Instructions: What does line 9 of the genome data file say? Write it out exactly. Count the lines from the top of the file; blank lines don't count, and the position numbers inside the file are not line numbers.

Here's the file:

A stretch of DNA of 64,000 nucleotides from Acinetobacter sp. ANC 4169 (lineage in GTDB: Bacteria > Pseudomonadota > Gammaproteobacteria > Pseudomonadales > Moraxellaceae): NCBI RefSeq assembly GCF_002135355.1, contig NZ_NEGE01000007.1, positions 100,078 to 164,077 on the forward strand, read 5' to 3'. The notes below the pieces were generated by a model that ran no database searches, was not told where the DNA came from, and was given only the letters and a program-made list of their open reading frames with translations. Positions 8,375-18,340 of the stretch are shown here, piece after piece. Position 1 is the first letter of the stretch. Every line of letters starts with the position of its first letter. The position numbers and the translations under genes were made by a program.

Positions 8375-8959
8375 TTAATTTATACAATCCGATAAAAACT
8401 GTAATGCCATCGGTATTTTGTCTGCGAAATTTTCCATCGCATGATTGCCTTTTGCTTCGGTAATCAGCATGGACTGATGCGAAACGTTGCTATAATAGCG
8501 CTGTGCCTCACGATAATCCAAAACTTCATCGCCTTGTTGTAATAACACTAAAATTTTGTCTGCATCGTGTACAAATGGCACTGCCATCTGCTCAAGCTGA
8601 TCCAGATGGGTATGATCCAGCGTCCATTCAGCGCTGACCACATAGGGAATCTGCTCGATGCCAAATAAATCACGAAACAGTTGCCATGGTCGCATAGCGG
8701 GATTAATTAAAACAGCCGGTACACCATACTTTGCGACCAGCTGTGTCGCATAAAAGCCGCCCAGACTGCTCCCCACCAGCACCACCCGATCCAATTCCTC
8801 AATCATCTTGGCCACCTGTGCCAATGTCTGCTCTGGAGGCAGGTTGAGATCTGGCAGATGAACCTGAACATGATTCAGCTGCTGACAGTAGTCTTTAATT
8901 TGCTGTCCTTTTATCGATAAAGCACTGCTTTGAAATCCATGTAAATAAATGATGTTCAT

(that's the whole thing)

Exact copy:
8901 TGCTGTCCTTTTATCGATAAAGCACTGCTTTGAAATCCATGTAAATAAATGATGTTCAT